Another item to consider is the topography of the land. If you have a piece of property that has a lot of slope, you might consider a split-level loaded building. This means tenants will enter the first floor on one level, and drive up or down to the next level and enter from the opposite side. If you’re constructing a two-story building, this can possibly eliminate the need for elevators or stairs, an important factor since an elevator typically costs in the neighborhood of $100,000 when all is said and done. In addition, this design can save the rentable space required for these elements.
Determine all your necessary design requirements, place them on the site plan, and see what you have left. Needless to say, completing a properly designed site plan can be an overwhelming task. This process should involve the services of specialists. Your team may include architects, civil engineers and others who are highly versed in the development process.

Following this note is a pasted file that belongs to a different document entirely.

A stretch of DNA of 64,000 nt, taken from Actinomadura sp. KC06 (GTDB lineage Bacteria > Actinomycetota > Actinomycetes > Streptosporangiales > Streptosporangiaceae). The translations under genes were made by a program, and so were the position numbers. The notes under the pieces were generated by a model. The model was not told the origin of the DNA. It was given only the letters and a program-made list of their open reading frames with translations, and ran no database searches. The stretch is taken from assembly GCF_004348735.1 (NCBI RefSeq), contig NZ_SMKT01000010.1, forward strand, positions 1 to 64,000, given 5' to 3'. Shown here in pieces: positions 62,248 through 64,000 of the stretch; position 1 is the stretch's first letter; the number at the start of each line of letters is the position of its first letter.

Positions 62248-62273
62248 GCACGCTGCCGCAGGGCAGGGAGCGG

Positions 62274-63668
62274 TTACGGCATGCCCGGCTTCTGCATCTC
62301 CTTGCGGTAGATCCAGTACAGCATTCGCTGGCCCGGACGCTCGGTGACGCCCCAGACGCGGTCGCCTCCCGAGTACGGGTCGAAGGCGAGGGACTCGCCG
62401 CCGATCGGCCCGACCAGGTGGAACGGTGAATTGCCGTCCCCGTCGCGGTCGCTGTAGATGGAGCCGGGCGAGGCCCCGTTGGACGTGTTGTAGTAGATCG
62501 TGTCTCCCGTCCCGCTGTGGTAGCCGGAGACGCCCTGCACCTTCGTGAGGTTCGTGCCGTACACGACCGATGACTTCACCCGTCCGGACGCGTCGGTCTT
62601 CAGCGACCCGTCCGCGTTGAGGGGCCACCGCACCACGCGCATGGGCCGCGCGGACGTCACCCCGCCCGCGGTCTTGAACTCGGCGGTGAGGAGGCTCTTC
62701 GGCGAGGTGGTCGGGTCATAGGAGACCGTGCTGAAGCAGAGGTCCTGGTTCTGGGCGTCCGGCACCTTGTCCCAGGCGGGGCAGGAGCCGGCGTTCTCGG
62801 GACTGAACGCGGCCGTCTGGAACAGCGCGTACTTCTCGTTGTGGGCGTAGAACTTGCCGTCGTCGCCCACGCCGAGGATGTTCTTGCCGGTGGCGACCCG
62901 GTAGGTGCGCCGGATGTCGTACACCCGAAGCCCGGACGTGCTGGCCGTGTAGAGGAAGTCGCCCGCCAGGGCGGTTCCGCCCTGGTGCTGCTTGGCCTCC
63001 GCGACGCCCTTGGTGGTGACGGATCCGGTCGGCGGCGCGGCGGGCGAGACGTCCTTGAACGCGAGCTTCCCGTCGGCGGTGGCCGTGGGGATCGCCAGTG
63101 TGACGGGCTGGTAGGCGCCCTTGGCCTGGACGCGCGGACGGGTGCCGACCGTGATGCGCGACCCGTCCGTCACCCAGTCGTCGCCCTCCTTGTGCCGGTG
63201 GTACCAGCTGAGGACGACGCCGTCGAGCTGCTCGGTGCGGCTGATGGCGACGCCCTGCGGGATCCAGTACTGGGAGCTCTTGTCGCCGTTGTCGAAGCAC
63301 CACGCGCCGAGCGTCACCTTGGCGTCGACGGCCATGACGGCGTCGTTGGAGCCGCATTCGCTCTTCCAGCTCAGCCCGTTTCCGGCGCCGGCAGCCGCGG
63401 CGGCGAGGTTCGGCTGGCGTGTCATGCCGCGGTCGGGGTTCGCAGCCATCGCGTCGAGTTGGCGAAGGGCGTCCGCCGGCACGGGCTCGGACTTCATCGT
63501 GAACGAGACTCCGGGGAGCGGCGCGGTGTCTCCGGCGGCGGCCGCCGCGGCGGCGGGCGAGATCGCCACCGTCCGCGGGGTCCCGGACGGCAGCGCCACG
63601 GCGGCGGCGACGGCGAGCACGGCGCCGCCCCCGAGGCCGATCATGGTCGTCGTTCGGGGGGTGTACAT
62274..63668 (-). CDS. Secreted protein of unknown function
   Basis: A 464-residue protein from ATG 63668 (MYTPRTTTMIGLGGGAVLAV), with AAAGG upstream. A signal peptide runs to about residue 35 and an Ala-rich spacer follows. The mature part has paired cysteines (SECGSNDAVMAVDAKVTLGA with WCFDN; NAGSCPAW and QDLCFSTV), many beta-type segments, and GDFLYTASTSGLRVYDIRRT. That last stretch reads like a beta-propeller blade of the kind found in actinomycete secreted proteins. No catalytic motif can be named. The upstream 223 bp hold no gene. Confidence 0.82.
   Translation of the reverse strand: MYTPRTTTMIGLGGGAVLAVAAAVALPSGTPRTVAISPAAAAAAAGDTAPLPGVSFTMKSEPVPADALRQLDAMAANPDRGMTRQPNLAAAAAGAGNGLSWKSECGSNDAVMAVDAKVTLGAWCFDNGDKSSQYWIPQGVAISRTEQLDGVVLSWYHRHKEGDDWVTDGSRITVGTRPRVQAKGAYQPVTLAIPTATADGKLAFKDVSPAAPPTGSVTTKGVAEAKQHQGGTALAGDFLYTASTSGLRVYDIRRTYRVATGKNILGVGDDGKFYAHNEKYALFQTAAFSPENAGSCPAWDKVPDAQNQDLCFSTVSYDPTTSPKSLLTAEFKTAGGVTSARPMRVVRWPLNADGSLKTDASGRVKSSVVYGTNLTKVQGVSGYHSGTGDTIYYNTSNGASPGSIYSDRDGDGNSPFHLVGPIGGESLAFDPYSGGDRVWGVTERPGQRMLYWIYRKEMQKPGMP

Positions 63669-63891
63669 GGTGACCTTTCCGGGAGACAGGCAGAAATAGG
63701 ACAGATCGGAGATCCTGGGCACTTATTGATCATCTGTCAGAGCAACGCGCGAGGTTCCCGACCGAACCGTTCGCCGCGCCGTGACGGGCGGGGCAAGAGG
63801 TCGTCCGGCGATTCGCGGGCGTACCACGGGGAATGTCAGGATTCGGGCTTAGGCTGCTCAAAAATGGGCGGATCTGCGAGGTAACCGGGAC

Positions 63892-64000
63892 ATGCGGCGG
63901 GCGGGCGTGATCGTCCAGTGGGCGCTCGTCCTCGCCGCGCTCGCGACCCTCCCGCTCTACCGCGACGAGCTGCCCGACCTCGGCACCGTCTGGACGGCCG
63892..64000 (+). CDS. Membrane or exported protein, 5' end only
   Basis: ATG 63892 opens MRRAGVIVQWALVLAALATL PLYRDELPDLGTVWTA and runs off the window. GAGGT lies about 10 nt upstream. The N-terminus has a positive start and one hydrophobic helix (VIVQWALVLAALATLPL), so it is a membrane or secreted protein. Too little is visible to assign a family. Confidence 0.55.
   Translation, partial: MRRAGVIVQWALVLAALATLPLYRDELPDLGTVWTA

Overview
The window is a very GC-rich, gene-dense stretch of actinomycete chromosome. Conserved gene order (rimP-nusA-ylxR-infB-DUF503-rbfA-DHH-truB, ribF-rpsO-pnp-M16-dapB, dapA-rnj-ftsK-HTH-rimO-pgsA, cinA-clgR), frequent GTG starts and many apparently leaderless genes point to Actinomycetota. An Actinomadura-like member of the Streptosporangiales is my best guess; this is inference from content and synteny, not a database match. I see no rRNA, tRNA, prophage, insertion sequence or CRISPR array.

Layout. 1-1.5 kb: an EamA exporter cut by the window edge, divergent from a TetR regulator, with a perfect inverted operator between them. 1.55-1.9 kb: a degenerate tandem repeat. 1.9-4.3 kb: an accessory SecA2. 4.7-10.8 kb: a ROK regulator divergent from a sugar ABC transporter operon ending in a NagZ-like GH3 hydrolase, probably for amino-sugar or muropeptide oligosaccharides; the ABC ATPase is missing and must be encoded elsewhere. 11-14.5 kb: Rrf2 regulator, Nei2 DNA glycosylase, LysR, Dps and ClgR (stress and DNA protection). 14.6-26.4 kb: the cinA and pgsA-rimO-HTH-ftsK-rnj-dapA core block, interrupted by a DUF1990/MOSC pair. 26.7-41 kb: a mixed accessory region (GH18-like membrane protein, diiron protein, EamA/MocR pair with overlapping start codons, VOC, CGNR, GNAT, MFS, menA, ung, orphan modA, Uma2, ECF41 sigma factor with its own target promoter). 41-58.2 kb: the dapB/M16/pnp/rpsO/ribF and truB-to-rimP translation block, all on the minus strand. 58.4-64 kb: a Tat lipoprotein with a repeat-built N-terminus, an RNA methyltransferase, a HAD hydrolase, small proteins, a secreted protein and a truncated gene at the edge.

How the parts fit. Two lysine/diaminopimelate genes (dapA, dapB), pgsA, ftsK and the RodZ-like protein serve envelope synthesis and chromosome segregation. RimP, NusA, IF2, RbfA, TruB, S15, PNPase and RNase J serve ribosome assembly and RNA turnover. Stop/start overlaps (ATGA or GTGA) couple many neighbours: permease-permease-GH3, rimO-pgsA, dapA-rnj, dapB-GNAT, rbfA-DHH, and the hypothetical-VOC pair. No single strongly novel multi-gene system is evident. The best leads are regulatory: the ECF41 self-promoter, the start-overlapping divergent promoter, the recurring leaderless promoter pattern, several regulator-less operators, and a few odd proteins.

Climate Control and Square Footage
Certainly a major factor to be considered is the amount of the facility that should be climate-controlled vs. ambient. Most multi-story facilities are climate-controlled in the interior portion of the first level and on all upper levels.
For those new to the concept of climate-controlled space, it’s important to realize that as a general rule, 25 percent of the building is non-rentable space. This space is consumed by corridors, stairwells, elevator shafts, the equipment room, mechanical closets, etc. With this in mind, you have to back into the gross square footage required to achieve the net rentable square footage desired. This is accomplished by taking the desired rentable climate-controlled space and dividing by .75.